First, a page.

Completion point dateSep 1998Jun 2001
Disbursement of IMF assistance (SDR million)
Assistance disbursed to the member21.2541.1462.39
Interim assistance
Completion point balance21.2541.1462.39
Additional disbursement of interest income 2/3.093.09
Total disbursements21.2544.2365.48
Implementation of MDRI Assistance
Total debt relief (SDR Million)3/160.93
Financed by: MDRI Trust154.82
Remaining HIPC resources6.11
Debt relief by facility (SDR Million)
Eligible Debt
Delivery DateGRAPRGFTotal
January 200683.08N/A83.08
January 20066.7071.1577.85

Assistance committed under the original framework is expressed in net present value (NPV) terms at the completion point, and assistance committed under the enhanced framework is expressed in NPV terms at the decision point. Hence these two amounts cannot be added.

Under the enhanced framework, an additional disbursement is made at the completion point corresponding to interest income earned on the amount committed at the decision point but not disbursed during the interim period.

The Multilateral Debt Relief Initiative (MDRI) provides 100 percent debt relief to eligible member countries that are qualified for the assistance. Grant assistance from the MDRI Trust and HIPC resources provide debt relief to cover the full stock of debt owed to the Fund as of end-2004 that remains outstanding at the time the member qualifies for such debt relief.

Assistance committed under the original framework is expressed in net present value (NPV) terms at the completion point, and assistance committed under the enhanced framework is expressed in NPV terms at the decision point. Hence these two amounts cannot be added.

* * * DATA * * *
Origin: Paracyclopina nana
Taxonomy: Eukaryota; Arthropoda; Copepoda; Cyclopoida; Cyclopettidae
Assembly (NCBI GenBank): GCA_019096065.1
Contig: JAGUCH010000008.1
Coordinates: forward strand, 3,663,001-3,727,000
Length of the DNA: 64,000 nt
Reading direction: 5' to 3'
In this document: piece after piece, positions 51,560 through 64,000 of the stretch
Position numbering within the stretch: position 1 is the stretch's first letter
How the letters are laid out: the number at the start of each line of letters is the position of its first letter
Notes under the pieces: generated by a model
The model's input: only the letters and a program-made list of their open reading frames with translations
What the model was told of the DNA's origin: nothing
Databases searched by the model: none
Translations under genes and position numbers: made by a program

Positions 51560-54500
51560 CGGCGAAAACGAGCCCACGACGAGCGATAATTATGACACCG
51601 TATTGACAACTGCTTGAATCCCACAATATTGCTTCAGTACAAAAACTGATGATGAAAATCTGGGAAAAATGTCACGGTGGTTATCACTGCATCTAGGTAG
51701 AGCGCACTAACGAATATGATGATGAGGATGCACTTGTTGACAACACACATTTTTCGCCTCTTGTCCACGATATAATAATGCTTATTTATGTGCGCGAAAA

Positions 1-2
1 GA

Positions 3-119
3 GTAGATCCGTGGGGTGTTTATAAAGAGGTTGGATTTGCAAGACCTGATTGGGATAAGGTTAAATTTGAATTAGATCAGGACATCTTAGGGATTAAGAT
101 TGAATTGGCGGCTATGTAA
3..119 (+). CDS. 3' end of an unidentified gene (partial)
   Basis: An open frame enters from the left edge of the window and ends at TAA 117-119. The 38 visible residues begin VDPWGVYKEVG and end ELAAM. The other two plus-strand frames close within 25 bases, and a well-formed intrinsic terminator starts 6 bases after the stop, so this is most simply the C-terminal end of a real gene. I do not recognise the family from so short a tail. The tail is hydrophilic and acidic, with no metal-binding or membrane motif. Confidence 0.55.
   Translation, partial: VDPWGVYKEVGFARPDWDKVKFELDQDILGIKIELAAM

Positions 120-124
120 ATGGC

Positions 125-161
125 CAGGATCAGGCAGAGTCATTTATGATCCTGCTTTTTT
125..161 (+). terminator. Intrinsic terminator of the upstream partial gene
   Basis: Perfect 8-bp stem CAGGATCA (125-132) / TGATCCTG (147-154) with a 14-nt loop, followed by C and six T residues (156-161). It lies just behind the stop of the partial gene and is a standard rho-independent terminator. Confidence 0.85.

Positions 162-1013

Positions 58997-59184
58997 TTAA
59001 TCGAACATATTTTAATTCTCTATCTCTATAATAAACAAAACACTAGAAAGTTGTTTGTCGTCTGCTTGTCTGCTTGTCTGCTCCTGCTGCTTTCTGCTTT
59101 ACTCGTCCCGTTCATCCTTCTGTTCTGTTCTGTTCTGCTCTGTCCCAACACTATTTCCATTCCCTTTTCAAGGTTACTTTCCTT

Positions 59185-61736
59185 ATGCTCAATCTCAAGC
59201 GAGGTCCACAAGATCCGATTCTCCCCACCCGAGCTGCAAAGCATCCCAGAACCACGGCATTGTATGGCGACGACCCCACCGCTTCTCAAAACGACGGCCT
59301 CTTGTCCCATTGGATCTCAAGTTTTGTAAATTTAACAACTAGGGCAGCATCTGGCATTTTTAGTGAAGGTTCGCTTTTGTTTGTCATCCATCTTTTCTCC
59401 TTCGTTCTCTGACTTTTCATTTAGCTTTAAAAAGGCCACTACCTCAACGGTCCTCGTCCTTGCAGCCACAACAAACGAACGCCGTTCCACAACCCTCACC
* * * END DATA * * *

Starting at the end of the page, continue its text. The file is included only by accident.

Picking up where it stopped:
Under the enhanced framework, an additional disbursement is made at the completion point corresponding to interest income earned on the amount committed at the decision point but not disbursed during the interim period.

The Multilateral Debt Relief Initiative (MDRI) provides 100 percent debt relief to eligible member countries that are qualified for the assistance. Grant assistance from the MDRI Trust and HIPC resources provide debt relief to cover the full stock of debt owed to the Fund as of end-2004 that remains outstanding at the time the member qualifies for such debt relief.

Implementation of Post-Catastrophe Debt Relief (PCDR): Not Applicable

Technical Assistance, 2008–13
DepartmentPurposeDate
FADTax policyMar. 08
STANational accountsAug. 08
FADTreasury operations, cash and debt management Expenditure policy (fiscal and distributional implications of petroleumNov. 08
FADproduct pricing)Mar. 09
FADPublic financial management (intergovernmental fiscal relations)July/August 2009
FADTax policy (tax reform and taxation of natural resources)July/August 2009
STANational accountsOct. 09
FADTax system under the new constitutional frameworkOct. 09
FADDecentralized autonomies with fiscal stabilityDec. 09
FADTreasury management and sub national debt controlMay 10
FADDevelopment of a medium-term macro fiscal frameworkMay 10
FADInstitutional strengthening of tax and customs administrationJun. 10
FADIntegration of tax and customs administrationsJan. 11
STANational accountsFeb. 11
MCMRoad map for the Issuance of Sovereign BondsNov. 11
LEGAML/CFT regulatory and institutional frameworkJan. 12
STAGovernment Finance StatisticsFeb. 12
LEGAML/CFT regulatory and institutional frameworkJul. 12
FADIntegration of tax and customs administrationsAug. 12
FADTax policy (mining code reform)Dec. 12
LEGAML/CFT regulatory and institutional frameworkApr. 13